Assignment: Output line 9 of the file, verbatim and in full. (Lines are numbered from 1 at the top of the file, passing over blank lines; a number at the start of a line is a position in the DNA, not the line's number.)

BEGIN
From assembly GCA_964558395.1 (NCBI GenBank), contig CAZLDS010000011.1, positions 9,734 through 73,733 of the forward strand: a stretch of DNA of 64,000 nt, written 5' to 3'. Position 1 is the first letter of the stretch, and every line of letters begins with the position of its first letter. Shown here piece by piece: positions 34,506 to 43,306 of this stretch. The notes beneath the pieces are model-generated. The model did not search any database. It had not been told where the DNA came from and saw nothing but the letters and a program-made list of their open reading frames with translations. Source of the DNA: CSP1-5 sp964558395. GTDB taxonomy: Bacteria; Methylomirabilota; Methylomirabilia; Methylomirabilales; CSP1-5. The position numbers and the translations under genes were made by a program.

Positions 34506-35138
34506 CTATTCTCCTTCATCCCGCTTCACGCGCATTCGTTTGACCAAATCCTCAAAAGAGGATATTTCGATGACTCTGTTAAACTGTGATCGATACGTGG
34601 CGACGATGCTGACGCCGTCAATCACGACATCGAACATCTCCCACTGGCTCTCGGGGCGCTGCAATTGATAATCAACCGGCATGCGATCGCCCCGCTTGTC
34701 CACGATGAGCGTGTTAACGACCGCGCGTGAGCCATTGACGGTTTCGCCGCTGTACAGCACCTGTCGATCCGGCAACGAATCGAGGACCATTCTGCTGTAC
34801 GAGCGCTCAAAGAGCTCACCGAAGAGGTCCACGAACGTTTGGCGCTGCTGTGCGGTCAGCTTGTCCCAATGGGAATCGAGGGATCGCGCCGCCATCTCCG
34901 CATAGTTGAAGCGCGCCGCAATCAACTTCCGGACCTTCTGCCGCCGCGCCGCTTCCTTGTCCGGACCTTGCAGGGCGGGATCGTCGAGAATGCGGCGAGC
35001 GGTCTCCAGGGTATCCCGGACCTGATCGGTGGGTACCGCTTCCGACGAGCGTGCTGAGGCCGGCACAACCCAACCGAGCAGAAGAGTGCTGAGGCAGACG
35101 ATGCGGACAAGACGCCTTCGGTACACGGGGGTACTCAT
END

35101 ATGCGGACAAGACGCCTTCGGTACACGGGGGTACTCAT